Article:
The first Linux distribution I used back in the 90s (Slackware 3.0 IIRC) used LILO as a bootloader. And many distros used LILO for years even when GRUB was becoming the "default" bootloader.
Moreover, in the early years of Linux it was common to boot Linux from another OS (i.e. DOS or Windows) instead of relying on a bootloader/dual booting. For example ...
This answer is for others out there that DocSalvager's answer doesn't work for.
I followed DocSalvager's use of ls to find the correct hard drive partition. In my case it was (hd0,msdos5).
Then I executed the following commands to get back to the normal grub boot loader screen.
grub rescue> set boot=(hd0,msdos5)
grub rescue> set prefix=(hd0,msdos5)...
This is a limitation imposed by having a very old BIOS and bootloader rather than Linux itself. The BIOS would only be able to access the first 1024 cylinders of the disk (see here for more information on what cylinders/heads/sectors are). This limitation would extend to bootloaders which, due to their simple nature, would not have their own disk drivers and ...
The boot flag is from ancient times, where you would indicate an MBR partition record as bootable, so you could indicate where the boot loader resided.
On modern OS'es this is widely unused, as the MBR consists of a minimal stage loader which bootstraps either into its own partition or jumps to another area on the disk where the boot loader code is kept. (...
Recovering from a grub rescue crash ...
grub rescue> does not support cd, cp or any other filesystem commands except its own variation of ls which is really a kind of find command.
So first, had to find the partition with the /boot directory containing the vmlinuz and other boot image files...
grub rescue> ls
(hd0,4) (hd0,3) (hd0,2) (hd0,1)
LILO was the de-facto standard for booting Linux on PCs before Grub, from a very early stage (MCC, one of the first Linux distributions, used it). Various other bootloaders were used contemporaneously. Loadlin was quite common; it booted Linux from DOS, and was even used in some configurations with umsdos to host a Linux environment in a DOS file system... ...
/boot contains files that aren't used by the operating system, but by its bootloader. You'll find both files of the bootloader itself (like /boot/grub/* for Grub) and the Linux kernel (/boot/vmlinuz*) and often an associated initrd or initramfs.
On a PC with legacy BIOS (as opposed to the newer UEFI found on most recent computers), the software ...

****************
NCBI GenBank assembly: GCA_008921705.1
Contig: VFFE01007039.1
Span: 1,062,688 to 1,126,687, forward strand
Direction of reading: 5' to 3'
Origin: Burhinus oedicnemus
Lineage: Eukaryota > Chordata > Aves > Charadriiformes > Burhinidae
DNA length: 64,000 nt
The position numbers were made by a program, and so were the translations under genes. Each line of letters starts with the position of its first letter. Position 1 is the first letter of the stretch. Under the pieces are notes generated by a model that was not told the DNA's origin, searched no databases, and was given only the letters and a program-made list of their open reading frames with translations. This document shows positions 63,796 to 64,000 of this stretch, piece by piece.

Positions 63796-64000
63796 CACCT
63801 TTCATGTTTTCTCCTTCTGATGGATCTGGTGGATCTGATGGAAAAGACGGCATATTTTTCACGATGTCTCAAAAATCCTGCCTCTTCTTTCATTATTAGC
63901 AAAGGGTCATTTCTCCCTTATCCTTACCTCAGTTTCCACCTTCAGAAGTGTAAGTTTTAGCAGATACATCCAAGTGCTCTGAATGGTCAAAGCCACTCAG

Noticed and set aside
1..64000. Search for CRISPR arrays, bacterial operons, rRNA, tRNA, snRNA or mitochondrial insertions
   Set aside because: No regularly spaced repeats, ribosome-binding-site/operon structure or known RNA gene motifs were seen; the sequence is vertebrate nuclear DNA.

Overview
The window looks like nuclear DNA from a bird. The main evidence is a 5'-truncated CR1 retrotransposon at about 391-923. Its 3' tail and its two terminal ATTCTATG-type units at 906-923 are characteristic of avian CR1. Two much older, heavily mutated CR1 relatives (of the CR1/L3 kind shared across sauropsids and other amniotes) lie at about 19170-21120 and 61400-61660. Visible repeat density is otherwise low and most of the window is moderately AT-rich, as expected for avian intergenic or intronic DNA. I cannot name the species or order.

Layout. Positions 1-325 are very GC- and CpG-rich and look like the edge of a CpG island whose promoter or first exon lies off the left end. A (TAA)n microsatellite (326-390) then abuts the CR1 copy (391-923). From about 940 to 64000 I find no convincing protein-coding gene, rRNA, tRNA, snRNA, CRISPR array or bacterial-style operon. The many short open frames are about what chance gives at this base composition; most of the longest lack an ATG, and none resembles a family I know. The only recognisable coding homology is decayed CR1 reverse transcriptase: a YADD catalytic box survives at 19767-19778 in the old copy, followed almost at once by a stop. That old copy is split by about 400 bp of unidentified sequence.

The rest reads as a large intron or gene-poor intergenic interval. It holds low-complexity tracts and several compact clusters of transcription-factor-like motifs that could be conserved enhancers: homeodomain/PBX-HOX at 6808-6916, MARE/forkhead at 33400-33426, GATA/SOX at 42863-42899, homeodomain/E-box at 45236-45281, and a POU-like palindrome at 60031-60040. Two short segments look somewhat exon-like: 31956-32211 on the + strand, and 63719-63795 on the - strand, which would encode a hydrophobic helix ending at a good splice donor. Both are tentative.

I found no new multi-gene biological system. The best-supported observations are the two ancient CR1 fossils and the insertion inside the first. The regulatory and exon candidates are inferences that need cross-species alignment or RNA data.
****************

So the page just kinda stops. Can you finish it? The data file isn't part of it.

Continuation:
Another reason beside the mentioned BIOS problem is that a separate /boot partition allows the use of a file system for the / volume which the boot loader does not understand (without being limited to block list loading like with lilo).
The boot process can't find the root partition (the part of the disk, that contains the information for starting up the system), so you have to specify its location yourself.
I think you have to look at something like this article: how-rescue-non-booting-grub-2-linux
short: in this grub rescue> command line type
... to list all available devices, ...
This is usually fixed by running the scripts detect the installed operating systems and generate the boot loader's (grub2 in this case) configuration file. On CentOS 7, that should be grub2-mkconfig.
Check that windows is detected. Run grub2-mkconfig but discard its output:
$ sudo grub2-mkconfig > /dev/null
Generating grub configuration file ...
Strictly speaking, UUID is not addressing at all.
Addressing is very, very simple: read drive X sector Y - or else. Read memory address Z - or else. Addressing is simple, fast, leaves not much room for interpretation, and it's everywhere.
UUID is not addressing. Instead it's searching, finding, sometimes waiting for devices to appear, and also ...
BOOTING IS HARD
Booting... well... it really is the hardest part. Every time a computer boots it basically meets itself anew. It acquaints itself with its various parts, and for each one it meets it gains capability. But it has to pull itself up by its own bootstraps, so to speak, from square one every time.
When designing a boot process the trick is to ...
Seems like you should do grub2-mkconfig in the chroot instead of doing it outside. grub2-mkconfig uses grub-probe to detect real devices associated with mount points, while airootfs (archiso's rootfs) is loaded into the ram and doesn't have a canonical path.
So before installing grub and generating config, do this first:
arch-chroot /mnt /bin/bash
I'm assuming you're using GRUB2 as your bootloader. You can disable the timeout by opening the file /etc/default/grub and changing the value of GRUB_TIMEOUT:
will disable the timeout feature.
See here for more information and settings.
Following up on the answer by @terdon - when you do the test-step, and grub2-mkconfig does not find the Windows partition. Next, make sure you have the "ntfs-3g" package installed, so that your Linux system can read the Windows partition(s).
sudo yum install ntfs-3g
After installing that, when you run
sudo grub2-mkconfig > /dev/null
... you should ...